Everyone who has been anywhere near a movie theater or video store in the past decade surely knows the story of the Titanic. On April 10, 1912, this massive ocean liner hit an iceberg in the North Atlantic and sunk to the bottom of the sea, bringing 1500 people with her.

Imagine the uproar if all the insurers that had policies out on that ship refused to pay the claims, and refused to do so on the grounds that since the ship had been pronounced “unsinkable,” they didn’t believe the ship had actually sunk?

This absurd scenario is actually being played out just under 100 years later, with auto insurers refusing to believe that a piece of dated anti-theft technology is failing.

A recent article in Wired Magazine shows that cars that are equipped with “transponder” style anti-theft devices are being stolen with abandon. Despite an enormity of evidence that these new devices can be easily circumvented, insurers are constantly refusing to honor claims of theft and just barely accusing the victims of being the thieves.

Put simply, a transponder is a device that emits a specific frequency. This device is placed in the key to your car. This specific frequency is initiated when you put your key in the ignition. The frequency is then recognized by the computer in your car, which then allows the car to start. If the computer in your car doesn’t recognize the frequency, or if it doesn’t hear any frequency at all, the car won’t start.

Despite this ingenious technology, car thieves are now doing what they have always done. They adapt, find ways around the new technology, and continue to steal the cars.

Car thieves might be immoral, lazy, shiftless sociopaths, but you can be sure that they aren’t stupid. Every ten years or so, new anti-theft technology or devices are put into place, and the car thieves go to work on figuring out how to get around them.

Car alarms seemed to be the penultimate anti-theft device, until car thieves realized that people weren’t calling the police upon hearing one. Instead, everyone just yelled “Shut up!” or “Turn that thing off!”

“The Club” and other such steering wheel locking devices had their day in the sun, and now experienced car thieves can get through them in seconds. There are even commercially marketed devices that are specifically used to break through “The Club” or similar products.

“Lojack” and other GPS devices were fine, until thieves figured out how to simply pull the fuse in the electrical system that led to the device, which rendered it useless.

Transponder technology has been in use in automobiles for just over twelve years. For car thieves, twelve years is an eternity. The idea that sufficiently motivated criminals wouldn’t immediately get to work on how to get past the latest obstacle is an absurdity. Computer hackers don’t simply throw up their hands and give up as soon as new firewall or security technology is introduced. They start working, and inevitably, they surpass the changes. Car thieves are no different.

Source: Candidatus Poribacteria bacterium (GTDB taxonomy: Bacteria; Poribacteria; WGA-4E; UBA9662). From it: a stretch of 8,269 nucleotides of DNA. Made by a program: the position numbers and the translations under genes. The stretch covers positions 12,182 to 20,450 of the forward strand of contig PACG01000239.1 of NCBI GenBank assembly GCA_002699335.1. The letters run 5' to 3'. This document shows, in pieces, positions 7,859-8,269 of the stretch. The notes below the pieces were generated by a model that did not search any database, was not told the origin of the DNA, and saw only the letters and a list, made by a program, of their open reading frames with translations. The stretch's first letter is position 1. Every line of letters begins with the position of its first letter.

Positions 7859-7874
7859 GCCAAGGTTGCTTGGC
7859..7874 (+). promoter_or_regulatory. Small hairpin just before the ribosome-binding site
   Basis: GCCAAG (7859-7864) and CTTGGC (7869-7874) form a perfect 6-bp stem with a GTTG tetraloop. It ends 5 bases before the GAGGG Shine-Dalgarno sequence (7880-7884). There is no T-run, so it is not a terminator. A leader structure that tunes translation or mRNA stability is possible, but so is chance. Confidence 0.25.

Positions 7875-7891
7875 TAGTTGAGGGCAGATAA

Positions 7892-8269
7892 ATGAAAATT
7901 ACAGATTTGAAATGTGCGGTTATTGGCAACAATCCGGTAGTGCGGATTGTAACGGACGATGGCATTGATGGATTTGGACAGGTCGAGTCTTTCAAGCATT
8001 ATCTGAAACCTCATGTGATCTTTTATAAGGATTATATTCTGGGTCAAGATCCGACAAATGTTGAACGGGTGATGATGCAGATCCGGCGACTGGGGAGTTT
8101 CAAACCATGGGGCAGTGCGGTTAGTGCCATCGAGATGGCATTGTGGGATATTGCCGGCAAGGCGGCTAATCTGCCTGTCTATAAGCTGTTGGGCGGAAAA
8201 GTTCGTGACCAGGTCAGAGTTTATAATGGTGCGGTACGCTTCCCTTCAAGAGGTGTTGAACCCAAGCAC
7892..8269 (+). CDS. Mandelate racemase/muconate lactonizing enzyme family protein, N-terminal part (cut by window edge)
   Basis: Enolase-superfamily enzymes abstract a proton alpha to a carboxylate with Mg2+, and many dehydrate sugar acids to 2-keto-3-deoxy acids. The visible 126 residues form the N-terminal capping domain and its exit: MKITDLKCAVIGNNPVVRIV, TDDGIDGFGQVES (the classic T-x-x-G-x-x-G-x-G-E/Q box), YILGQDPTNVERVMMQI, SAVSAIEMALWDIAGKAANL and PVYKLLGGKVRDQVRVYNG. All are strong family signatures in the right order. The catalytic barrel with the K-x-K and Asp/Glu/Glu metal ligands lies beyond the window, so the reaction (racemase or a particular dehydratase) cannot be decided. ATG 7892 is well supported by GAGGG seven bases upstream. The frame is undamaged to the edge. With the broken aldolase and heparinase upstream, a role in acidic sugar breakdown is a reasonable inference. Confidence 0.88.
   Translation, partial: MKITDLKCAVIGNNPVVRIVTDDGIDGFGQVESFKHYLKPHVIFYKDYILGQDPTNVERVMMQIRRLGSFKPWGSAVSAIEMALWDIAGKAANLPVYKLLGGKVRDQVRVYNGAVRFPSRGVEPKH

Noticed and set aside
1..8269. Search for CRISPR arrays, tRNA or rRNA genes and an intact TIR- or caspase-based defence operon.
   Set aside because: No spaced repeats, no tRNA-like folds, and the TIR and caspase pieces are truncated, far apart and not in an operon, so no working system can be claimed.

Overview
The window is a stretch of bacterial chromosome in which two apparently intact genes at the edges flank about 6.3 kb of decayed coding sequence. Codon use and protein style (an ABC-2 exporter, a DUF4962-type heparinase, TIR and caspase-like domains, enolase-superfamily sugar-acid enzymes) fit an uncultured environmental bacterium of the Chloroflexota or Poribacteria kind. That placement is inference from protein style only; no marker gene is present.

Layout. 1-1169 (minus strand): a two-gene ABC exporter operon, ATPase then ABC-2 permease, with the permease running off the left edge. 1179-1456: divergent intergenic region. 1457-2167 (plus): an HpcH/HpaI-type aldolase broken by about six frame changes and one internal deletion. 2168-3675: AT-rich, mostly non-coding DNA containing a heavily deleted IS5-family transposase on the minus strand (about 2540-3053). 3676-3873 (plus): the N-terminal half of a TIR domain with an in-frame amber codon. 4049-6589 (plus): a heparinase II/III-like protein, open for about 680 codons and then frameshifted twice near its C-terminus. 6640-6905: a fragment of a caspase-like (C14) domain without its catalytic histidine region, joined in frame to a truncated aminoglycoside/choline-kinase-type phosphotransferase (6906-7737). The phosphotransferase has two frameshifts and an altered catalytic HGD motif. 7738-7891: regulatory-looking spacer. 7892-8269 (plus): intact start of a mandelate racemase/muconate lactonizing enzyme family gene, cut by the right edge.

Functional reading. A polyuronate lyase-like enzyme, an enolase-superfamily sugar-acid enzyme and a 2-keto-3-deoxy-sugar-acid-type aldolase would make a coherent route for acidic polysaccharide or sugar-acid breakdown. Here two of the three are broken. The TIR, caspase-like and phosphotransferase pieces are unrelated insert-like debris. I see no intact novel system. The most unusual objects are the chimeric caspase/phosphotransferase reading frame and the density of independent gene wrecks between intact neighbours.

In the Wired article, Brad Stone does an admirable job of describing the flaws of the transponder technology, and how car thieves and even repo men are getting past it. He also interviews several victims of car theft, who all had their claims denied by the insurance company. The insurance companies were working under the assumption that since the transponder technology is, to their mind, “impregnable,” these victims must have been engaging in insurance fraud.

Far be it from us to say that insurance fraud isn’t real. We are well aware of the criminal element out there, and we deplore such behavior just as much as the insurance companies do. But surely, if anyone is up to date on the latest in auto theft techniques besides car thieves, it HAS to be GEICO, State Farm, Progressive, and all the other multi-billion dollar car insurance conglomerates. It is impossible for us to believe that these companies have such a steadfast belief in the effectiveness of transponder technology that they refuse to even consider the alternative. Therefore, we have to believe that their steadfast belief is an act.

The motives here are utterly transparent. Rather than live up to their financial obligations, the insurers would rather look for any conceivable way to avoid paying out. If that means using a technology that doesn’t work anymore as a scapegoat, then that is how it’s going to be. As a result, there are hundreds of Americans paying anywhere from a few hundred to a few thousand dollars a month on cars that they don’t even have. If that seems like a harsh and mean spirited judgment on insurance companies, that’s because we are speaking from experience. We have represented injured Georgians in cases against insurers for decades. We know that the insurer’s first responsibility is to his bottom line, and as a result we have helped those dealing with insurance companies to fight off lowball settlements, stalling tactics, and outright bad faith practices.

While we don't practice this type of case, we thought it would be a good example as to how big insurance is taking advantage of their customers.

If you or a loved one has been injured in an accident through no fault of your own, and you feel that the insurance company involved isn't taking your needs seriously, contact our offices for a free legal consultation.